Connections: Linking Talented Educators
Connections: Linking Talented Educators

An Annual Student Art Exhibition Goes Virtual

June 23, 2020

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By Shalisha Thomas (AR ’19)

Every year, art students at Arkansas’ Pine Bluff High School (PBHS) exhibit their work at The Arts & Science Center for Southeast Arkansas (ASC). This year, because of the pandemic, art teacher Shalisha Thomas (AR ’19) and ASC collaborated to create a virtual exhibition. We asked Shalisha how this year’s event came together.

Click here to see the complete exhibition, including the artists’ statements explaining their work.


The annual PBHS art exhibition at ASC started long before my time here. Virginia Hymes, who retired in 2017 after more than 40 years of teaching, started the tradition. This is my third year continuing the exhibition.

The overall goal for my students is exposure, to give them an opportunity to show their artwork and discuss it with the community. It also allows the community to see what the students are creating, both in the classroom and on their own time.

The opening for the exhibition would normally be held during the first week in May, but because of COVID-19, we quickly realized we would not be able to do that this year. Chaney Jewell, ASC’s curator of collections and exhibits, emailed me at the end of March, when the social distancing order was extended, about the possibility of a virtual exhibition.

Jameisha+Donson

After I agreed to the virtual exhibition, I had to go to my school and gather the students’ artwork to decide which pieces would work best. Under normal circumstances, the students would play an active role in this process, but because of remote learning, they didn’t have much say in what would be included in the exhibition.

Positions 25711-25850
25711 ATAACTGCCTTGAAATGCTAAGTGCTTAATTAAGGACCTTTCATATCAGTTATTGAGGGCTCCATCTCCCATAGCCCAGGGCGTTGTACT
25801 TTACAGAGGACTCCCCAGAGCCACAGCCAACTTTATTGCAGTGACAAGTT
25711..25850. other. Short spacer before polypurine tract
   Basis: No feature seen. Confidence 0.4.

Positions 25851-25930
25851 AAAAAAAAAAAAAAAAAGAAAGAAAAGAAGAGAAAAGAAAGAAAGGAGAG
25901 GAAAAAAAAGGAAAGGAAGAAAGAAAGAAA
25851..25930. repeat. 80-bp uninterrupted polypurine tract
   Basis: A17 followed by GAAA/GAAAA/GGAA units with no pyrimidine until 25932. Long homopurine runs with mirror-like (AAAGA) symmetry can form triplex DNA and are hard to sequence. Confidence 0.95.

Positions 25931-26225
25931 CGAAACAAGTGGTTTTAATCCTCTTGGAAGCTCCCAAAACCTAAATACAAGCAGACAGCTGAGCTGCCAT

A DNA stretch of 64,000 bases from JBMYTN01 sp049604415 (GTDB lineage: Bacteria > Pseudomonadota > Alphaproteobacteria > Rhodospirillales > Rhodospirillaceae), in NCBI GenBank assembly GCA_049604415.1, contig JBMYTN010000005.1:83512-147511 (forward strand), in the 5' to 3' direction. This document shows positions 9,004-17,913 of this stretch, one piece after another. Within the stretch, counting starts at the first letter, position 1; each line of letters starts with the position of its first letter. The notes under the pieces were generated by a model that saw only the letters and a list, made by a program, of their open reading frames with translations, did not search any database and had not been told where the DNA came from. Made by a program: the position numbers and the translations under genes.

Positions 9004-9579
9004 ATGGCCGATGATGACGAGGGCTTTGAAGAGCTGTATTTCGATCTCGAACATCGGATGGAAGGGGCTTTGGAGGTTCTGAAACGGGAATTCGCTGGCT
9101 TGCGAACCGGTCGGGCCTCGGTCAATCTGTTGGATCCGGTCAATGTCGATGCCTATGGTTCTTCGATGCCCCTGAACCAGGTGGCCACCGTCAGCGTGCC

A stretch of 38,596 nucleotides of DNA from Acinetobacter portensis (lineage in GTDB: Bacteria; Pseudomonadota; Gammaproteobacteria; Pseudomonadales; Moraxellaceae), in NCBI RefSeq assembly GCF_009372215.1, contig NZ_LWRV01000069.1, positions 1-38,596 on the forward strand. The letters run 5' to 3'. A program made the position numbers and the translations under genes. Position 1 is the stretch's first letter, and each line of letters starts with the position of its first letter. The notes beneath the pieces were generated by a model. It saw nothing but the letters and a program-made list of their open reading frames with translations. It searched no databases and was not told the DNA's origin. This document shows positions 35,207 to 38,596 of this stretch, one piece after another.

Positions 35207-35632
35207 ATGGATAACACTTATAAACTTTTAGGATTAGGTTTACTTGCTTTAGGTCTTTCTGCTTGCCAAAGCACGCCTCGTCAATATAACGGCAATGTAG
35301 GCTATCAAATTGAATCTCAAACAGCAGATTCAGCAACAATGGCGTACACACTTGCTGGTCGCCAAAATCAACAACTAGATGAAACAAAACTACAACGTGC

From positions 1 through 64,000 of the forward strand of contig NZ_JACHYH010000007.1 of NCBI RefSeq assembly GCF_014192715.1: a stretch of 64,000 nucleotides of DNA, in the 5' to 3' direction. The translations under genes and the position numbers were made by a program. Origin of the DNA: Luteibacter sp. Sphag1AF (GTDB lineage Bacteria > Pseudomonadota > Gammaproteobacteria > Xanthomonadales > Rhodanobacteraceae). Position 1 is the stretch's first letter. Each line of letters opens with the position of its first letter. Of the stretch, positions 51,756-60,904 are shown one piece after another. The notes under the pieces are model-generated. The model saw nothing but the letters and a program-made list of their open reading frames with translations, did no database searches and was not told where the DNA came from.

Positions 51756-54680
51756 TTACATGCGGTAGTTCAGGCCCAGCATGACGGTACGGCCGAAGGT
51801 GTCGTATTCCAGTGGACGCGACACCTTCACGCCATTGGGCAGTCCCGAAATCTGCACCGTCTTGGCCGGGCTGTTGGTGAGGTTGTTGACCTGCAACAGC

Fortunately, I had a great selection to choose from. The students had produced strong pieces for the Black Excellence unit we finished at the end of February. Those pieces were appropriate and relevant, a true reflection of the way the students viewed themselves and the world around them.

After I decided which pieces to use, I took pictures of each one. This process took a little longer than expected because I took multiple pictures to avoid the need to make unnecessary trips back to school. I already had the artist statements saved on my laptop. I just had to organize everything to make the process of uploading the images and statements to the website smoother for the staff at ASC. I also had to record a video to introduce the exhibition. I was not looking forward to that part because I like to work behind the scenes.

The process of taking the pictures, cropping the background of the pictures, recording the introduction video, and sending all of it to ASC took about a week and a half. ASC posted all of the components of the virtual exhibition to their website and shared it on multiple social media platforms. Altogether, it took about two weeks before it was accessible to the public.

The reactions from the community to our virtual exhibition have been very positive! One student let me know that she was “so happy” that her work was featured as an art spotlight on ASC’s Facebook and Instagram pages. A few of my students engaged with the exhibition by restaging (reenacting) their own artwork. Their images were shared along with their artwork in the exhibition and on social media as well.

Everything came together really well. I was very impressed with the way that my students’ work was presented to the community. The finished product was excellent. I really loved it! I definitely look forward to doing this again because we reached people who wouldn’t have been able to view the exhibit in person. I truly appreciate ASC for this opportunity.

Kendahl+Taylor

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